On Thursday June 23rd, we went to a rehabilitation center (Hospital Mental de Antioquia) for children (ages 7-19) who were living on the streets of Medellín. The majority of them were found on the streets addicted to some form of cocaine. The director of the center told us that not only are these children/teens found on the streets, but there are also hundreds of them that gather in abandoned buildings to do illicit things. He described it as the closest thing to infierno (hell) he has ever seen: there are close to 300 children in a room — people are having sex (child prostitution) in one corner, defecating in another, doing cocaine, dying, etc. And there are children who are so addicted to their drugs, that they don’t eat, sleep, or go to the bathroom — they only want to keep doing the cocaine to feel the effects 24/7. Some of these children take 200-300 hits of cocaine a day. We learned a lot about the philosophy of the center and their daily schedule. Then we went to visit the kids/teens…it was an indescribable experience. First of all, the children look 2-3 years younger than they actually are (most likely because of malnutrition/drugs). We went to a classroom where a group of about 10 children were practicing plays and singing. It was touching to see how happy they were to see us — one boy thanked us for coming from the US and visiting the center, saying it meant a lot to him because his family lives in a different city so he never sees them. Messages of thanks are extremely beautiful in Spanish, because the language allows people to use mindblowingly elegant and descriptive phrases. The children were so curious about us, wondering why we weren’t all blonde with blue eyes, asking us how to pronounce our names, and pleading us to teach them words like “cool” in English. One of the boys had scars all over his face and neck, and told us that he had been playing with petroleum when he was 3 years old and burnt himself. The boy had run away from home to Medellín when he was 7 years old, and his older brother left home to find him. He found him on the streets of Medellín, and the two were able to stay together even after they were discovered on the streets and sent to the center. Recently, the center was able to locate their family and set up visits for them. A girl came up to the director and started begging him for something: although I couldn’t hear their conversation it seemed like she wanted drugs. When he turned her request down, she started crying desperately and walked away from the group. But the other children came and hugged all of us and introduced themselves, and then gave us kisses on the cheek (Colombian custom) when we said goodbye. It was a bittersweet experience: the children made me laugh so much with their antics and smiles, but I also teared up every time I remembered how incomprehensible their lives are to me and how ridiculously difficult their past has been.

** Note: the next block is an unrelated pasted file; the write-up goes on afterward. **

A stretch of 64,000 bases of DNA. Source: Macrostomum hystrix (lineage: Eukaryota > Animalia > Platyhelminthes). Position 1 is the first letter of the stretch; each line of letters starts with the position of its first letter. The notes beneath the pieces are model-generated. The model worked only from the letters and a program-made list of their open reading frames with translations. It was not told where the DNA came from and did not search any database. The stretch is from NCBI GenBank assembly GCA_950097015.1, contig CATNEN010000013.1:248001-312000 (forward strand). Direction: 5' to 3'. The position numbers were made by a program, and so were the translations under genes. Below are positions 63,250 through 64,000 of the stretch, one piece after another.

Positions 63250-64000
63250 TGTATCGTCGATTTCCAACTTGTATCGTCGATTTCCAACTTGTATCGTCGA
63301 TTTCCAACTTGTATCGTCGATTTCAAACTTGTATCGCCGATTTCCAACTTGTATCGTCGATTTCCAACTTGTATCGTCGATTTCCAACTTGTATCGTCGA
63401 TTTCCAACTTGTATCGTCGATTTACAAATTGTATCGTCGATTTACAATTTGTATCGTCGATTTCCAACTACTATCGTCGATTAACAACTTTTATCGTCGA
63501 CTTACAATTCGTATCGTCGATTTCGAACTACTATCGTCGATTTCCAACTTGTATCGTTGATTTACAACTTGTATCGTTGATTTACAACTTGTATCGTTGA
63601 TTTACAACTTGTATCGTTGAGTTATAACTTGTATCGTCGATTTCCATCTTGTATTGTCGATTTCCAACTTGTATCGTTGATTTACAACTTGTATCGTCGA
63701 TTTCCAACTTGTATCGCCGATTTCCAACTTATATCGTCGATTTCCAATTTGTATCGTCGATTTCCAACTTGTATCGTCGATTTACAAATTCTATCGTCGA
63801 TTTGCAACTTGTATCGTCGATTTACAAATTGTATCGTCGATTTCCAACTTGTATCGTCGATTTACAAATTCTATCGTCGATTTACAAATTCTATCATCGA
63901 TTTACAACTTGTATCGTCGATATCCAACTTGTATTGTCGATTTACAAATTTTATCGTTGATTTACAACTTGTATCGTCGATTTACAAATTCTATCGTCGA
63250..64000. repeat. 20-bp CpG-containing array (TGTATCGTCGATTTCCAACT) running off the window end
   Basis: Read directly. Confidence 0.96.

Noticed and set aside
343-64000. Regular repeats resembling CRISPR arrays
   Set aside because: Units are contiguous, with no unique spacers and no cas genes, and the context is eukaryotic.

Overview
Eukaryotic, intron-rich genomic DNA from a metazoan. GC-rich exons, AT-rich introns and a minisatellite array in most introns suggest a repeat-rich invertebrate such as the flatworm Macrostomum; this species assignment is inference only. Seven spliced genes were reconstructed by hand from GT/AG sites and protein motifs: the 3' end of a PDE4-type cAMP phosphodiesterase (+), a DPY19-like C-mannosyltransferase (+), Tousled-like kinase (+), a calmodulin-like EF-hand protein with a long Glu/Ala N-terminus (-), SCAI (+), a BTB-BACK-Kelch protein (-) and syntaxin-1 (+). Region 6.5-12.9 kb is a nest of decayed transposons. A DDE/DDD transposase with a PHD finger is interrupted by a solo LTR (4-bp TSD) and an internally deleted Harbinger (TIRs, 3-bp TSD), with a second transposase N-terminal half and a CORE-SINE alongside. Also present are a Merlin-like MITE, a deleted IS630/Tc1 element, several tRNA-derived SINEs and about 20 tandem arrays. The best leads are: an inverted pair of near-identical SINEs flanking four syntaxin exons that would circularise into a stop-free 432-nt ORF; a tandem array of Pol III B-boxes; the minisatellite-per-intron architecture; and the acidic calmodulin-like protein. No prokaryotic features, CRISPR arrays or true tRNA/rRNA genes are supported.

The kids were so excited to know that we were from the United States. They wanted us to speak in English because it was so foreign to them. And they didn't even believe that I was from the US because I'm black. They have this perception that everyone from the US is blonde haired and blue eyes. Some of the students even had blue eyes and they thought that they were fake. Everything was new to them. They performed some of the things they learned in theater class for us. One of the boys sung for us. It was really special. They were so excited to talk to us. Over and over again, they asked questions about money in the US, how to make money, how to buy a plane ticket, how to get a job. They wanted to know how to have a brighter future and that was so surprising to me. Like going to the US was something that the strive to do.